USPS Continues to Hemorrhage Major Financial Losses
WASHINGTON, DC—Another quarter, another crippling financial loss for Mr. ZIP.
The U.S. Postal Service ended the first three months of its 2012 fiscal year (Oct. 1–Dec. 31, 2011) with a net loss of $3.3 billion. Management expects large losses to continue until the Postal Service has implemented its network re-design and downsizing, and has restructured its health care program.
The Postal Service feels the return to financial stability requires legislation that provides commercial freedoms, including delivery flexibility, returns more than $10 billion overpaid to Uncle Sam and resolves the need to prefund retiree health care at rates not assessed any other entity in the United States.
Stronger than expected holiday shipping activity, driven by solid growth in online merchandise sales and successful USPS marketing efforts, helped the Postal Service grow its competitive Shipping Services business in the first quarter, with revenue totaling $2.8 billion, an increase of $179 million or 7 percent over the same period last year. However, declines in First-Class and Standard Mail of $650 million were 3.7 percent of total revenue and greatly exceed the gains made in the package business. First-Class Mail declines due to electronic migration of transactions are expected to continue for the foreseeable future.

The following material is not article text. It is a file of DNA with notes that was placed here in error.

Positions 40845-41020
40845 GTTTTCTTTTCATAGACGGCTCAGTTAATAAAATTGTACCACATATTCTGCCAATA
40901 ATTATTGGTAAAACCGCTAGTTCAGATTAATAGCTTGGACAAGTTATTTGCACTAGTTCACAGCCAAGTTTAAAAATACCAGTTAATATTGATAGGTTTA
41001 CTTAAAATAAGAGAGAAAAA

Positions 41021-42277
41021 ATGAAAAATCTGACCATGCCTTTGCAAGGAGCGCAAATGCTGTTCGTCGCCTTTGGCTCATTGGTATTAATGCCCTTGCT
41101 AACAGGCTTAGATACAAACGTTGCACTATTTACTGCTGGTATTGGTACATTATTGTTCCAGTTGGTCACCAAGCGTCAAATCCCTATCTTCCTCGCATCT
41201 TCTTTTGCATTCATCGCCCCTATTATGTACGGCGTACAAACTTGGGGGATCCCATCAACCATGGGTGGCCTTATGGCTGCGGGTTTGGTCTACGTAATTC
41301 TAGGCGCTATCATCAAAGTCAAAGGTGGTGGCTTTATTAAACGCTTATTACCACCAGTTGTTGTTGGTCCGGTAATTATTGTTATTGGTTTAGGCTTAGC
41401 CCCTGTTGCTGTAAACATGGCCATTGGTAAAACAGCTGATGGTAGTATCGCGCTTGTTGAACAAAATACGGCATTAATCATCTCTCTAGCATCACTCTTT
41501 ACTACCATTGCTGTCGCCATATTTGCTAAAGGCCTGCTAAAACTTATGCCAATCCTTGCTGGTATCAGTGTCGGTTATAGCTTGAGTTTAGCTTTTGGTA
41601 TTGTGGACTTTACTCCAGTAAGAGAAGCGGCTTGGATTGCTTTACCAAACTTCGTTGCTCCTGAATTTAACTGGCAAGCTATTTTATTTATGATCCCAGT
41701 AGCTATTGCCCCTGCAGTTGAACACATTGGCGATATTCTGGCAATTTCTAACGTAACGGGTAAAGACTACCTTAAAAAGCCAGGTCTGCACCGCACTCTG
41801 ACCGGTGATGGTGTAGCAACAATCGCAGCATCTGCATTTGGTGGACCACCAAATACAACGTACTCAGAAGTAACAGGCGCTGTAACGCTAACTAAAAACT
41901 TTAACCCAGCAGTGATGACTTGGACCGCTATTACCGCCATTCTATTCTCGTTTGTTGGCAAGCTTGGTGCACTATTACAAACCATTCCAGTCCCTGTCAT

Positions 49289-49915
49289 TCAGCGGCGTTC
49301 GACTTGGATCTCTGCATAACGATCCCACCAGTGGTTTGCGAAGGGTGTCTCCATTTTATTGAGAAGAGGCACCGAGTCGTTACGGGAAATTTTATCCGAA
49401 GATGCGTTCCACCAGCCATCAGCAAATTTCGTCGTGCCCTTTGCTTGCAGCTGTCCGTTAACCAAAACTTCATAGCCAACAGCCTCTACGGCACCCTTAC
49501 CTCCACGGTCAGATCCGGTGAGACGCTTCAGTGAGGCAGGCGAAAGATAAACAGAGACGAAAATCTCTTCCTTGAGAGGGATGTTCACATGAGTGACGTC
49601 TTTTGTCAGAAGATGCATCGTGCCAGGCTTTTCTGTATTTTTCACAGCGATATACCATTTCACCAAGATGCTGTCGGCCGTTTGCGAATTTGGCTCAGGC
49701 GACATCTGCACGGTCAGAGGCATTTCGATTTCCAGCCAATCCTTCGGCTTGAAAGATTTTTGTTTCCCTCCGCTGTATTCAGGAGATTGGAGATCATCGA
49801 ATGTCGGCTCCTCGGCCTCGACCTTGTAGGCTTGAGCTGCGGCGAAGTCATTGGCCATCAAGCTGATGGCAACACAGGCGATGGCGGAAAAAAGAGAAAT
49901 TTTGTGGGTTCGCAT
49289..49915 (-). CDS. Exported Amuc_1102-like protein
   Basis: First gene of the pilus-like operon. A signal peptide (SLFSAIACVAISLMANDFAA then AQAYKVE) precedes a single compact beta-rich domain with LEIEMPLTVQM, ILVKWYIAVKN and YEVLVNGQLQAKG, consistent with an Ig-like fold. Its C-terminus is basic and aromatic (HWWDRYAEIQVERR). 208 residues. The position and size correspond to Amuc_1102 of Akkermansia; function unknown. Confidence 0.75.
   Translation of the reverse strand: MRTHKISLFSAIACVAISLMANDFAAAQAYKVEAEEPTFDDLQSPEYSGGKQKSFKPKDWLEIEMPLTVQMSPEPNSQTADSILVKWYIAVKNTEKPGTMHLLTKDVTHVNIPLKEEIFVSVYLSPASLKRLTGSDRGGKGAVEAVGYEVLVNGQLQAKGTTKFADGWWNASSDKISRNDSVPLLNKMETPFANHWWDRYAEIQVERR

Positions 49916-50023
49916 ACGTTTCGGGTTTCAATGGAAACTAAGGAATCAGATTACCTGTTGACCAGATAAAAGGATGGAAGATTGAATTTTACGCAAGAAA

Mailing Services revenue, excluding First-Class Mail parcels, totaled $14.5 billion, a decrease of 2.9 percent. First-Class Mail continued to decline, with revenue decreasing 4.1 percent compared to the same period last year. First-Class Mail revenue has declined nearly 15 percent and volume has declined 25 percent since volume peaked in 2006. While some of the decline is attributable to economic weakness since 2007, the more significant factor is the continuing transition to electronic alternatives.
“Technology continues to have a major impact on how our customers use the mail,” said Postmaster General and CEO Patrick Donahoe. “While it has helped us grow our Shipping Services businesses, it has had a significant negative impact on some of our much larger sources of revenue, particularly First-Class Mail. Revenue from Shipping Services represents about 17 percent of total revenue and, even with continued growth, cannot fully offset the decline in First-Class Mail revenue.”